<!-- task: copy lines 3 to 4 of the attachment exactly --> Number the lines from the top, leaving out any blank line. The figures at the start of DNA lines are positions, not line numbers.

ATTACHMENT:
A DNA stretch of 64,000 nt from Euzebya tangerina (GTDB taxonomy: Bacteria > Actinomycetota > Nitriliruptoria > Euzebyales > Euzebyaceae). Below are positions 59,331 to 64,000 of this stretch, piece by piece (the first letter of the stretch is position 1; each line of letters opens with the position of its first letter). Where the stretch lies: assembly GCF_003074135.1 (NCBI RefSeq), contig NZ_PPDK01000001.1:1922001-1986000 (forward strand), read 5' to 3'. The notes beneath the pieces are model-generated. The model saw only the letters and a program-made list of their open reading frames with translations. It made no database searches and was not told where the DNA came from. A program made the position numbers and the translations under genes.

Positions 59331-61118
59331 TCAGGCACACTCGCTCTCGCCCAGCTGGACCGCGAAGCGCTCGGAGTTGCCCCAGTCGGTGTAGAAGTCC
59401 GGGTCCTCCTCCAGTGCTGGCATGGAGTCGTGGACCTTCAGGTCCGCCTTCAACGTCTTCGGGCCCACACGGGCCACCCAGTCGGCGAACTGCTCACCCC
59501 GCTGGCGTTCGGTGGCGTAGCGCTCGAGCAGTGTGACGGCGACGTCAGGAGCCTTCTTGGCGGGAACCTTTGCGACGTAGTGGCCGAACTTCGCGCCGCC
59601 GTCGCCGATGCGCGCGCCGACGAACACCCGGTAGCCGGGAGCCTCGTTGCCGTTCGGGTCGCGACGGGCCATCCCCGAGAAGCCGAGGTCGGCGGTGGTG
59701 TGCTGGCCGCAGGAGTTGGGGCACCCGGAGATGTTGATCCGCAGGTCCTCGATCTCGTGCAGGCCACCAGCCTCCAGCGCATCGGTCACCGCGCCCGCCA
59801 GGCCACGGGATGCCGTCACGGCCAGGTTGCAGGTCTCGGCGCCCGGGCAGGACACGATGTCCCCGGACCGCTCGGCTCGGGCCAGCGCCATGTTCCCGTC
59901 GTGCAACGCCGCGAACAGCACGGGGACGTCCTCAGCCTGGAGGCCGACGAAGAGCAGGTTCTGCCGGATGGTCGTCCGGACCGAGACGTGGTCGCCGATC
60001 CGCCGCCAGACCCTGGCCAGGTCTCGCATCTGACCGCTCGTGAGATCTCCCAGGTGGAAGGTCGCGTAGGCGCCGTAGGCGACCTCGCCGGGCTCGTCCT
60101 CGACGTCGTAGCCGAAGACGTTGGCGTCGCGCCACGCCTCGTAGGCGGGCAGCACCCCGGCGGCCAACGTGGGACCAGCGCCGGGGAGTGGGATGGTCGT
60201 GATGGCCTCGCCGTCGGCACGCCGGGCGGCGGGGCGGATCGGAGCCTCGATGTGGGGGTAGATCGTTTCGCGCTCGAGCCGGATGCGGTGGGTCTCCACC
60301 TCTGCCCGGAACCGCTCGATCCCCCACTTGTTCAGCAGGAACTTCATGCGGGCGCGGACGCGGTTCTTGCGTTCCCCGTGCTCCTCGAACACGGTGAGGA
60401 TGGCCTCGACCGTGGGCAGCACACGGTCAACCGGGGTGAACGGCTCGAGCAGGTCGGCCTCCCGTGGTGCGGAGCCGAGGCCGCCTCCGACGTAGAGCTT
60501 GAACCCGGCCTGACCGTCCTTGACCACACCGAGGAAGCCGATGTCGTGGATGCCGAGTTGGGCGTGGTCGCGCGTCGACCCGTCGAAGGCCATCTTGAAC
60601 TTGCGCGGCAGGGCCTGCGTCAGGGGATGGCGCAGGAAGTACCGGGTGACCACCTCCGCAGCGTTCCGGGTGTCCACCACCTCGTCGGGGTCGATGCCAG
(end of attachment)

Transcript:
59331 TCAGGCACACTCGCTCTCGCCCAGCTGGACCGCGAAGCGCTCGGAGTTGCCCCAGTCGGTGTAGAAGTCC
59401 GGGTCCTCCTCCAGTGCTGGCATGGAGTCGTGGACCTTCAGGTCCGCCTTCAACGTCTTCGGGCCCACACGGGCCACCCAGTCGGCGAACTGCTCACCCC